The further adventures of Jock Lauterer, aka “Mr. Joke,” who is teaching in China this summer. The curious variation of “Jock” is due to the fact that my name is very difficult to pronounce for the Chinese, so I am invariably introduced as the closest thing they can get to Jock…so “Mr. Joke” it is.

 

In China one learns to take comfort in small things.

On a backstreet, far off Huixing’s main “college avenue” drag, I stumble across an actual coffee bar with WIFI and an English-speaking barista, who tells me her name is “Lunch.”

She is "Lunch" and I am "the Joke." (Jock Lauterer photo)

She is “Lunch” and I am “the Joke.” (Jock Lauterer photo)

So I am sitting here with an unexpected cappuccino, experiencing a lovely moment of private bliss, and caffeine.

When I go to pay for my coffee, I inquire politely of the barista’s background, and Lunch tells me she is a student at the university — and that her major is “news.”

Then suddenly her eyes fly open with recognition, and she cries out with excitement, “Oh! YOU are the Joke!”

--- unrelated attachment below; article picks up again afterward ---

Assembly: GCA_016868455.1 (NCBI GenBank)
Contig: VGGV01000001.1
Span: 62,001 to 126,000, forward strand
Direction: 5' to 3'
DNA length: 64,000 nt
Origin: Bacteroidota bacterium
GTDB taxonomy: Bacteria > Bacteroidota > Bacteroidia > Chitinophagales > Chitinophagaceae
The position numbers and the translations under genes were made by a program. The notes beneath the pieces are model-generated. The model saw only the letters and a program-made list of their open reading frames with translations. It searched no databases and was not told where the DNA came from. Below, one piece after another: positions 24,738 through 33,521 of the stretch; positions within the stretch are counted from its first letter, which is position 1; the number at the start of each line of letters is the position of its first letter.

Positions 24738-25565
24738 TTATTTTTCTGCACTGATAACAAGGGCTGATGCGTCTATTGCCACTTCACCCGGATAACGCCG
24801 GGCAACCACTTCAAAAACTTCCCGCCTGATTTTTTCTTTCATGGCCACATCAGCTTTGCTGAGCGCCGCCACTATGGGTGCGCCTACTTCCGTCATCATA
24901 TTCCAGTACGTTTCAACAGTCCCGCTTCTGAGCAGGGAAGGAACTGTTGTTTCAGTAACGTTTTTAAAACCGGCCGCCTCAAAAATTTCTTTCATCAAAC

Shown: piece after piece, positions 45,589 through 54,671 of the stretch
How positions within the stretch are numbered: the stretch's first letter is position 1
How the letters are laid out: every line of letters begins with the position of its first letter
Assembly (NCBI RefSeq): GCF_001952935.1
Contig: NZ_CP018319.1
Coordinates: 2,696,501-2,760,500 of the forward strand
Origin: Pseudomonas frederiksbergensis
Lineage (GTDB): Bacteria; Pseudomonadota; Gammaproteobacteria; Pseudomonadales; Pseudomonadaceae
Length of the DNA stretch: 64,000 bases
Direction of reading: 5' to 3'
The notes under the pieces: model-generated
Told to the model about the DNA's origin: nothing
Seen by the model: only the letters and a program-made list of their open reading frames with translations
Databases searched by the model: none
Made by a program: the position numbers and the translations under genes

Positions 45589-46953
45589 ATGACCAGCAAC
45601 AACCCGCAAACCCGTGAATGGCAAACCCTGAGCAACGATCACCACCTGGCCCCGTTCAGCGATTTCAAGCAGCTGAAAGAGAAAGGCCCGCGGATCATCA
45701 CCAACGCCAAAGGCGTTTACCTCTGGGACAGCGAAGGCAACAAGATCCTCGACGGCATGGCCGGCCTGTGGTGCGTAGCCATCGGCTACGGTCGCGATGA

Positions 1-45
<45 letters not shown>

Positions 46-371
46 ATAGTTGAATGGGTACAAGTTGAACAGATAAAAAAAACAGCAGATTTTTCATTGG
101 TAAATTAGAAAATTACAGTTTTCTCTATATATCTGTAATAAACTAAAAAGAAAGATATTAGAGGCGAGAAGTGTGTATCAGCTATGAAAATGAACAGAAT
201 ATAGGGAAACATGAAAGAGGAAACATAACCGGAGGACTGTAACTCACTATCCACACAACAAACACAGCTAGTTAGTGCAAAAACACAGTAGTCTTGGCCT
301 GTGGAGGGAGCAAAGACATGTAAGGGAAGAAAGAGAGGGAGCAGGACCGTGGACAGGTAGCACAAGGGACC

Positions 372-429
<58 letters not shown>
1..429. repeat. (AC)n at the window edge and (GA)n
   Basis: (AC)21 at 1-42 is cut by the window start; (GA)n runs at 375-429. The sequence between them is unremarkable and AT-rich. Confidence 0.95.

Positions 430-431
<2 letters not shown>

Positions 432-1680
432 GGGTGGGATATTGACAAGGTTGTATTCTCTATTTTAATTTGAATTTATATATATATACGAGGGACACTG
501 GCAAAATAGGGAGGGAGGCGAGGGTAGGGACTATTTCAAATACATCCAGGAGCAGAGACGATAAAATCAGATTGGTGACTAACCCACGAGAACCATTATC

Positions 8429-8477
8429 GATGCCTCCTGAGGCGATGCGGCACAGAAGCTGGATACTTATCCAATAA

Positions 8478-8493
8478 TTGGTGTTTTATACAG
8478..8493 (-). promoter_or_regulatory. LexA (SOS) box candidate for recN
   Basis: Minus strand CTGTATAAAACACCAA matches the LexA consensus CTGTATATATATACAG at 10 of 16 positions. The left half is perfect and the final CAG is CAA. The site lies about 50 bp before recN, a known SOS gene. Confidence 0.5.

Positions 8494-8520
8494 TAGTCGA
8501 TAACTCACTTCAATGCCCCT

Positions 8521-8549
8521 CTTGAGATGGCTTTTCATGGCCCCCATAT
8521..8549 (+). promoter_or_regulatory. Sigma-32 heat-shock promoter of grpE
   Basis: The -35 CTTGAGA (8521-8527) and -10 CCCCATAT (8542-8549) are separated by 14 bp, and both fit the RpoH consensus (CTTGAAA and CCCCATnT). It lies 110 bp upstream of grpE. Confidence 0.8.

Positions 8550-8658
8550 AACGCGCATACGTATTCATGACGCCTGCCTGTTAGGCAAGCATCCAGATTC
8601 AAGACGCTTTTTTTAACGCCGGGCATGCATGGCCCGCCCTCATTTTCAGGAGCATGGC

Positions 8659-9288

“Yes,” I had to admit, “I AM the Joke.”

Clearly, my reputation had preceded me.

Public life in old Chongqing: better than TV

May 25th, 2016
Chongqing comes to life at night — and it's better entertainment than TV. (Jock Lauterer photos)

Chongqing comes to life at night — and it’s better entertainment than TV. (Jock Lauterer photos)

After the sweltering Chongqing sun goes town, my neighborhood of Huixing comes to life, with the streets filled with vendors, hawkers, dancers, loud speakers blaring recorded sales pitches, grandparents with babies, sidewalk cafes, couples strolling arm in arm — a very public after-dinner promenade that reminds one of Italy — but on steroids.

It’s better than TV.

An shopper makes her purchase from a local farmer as Huixing nightlife flows past on the busy sidewalks.

A shopper makes her purchase from a local farmer as Huixing nightlife flows past on the busy sidewalks.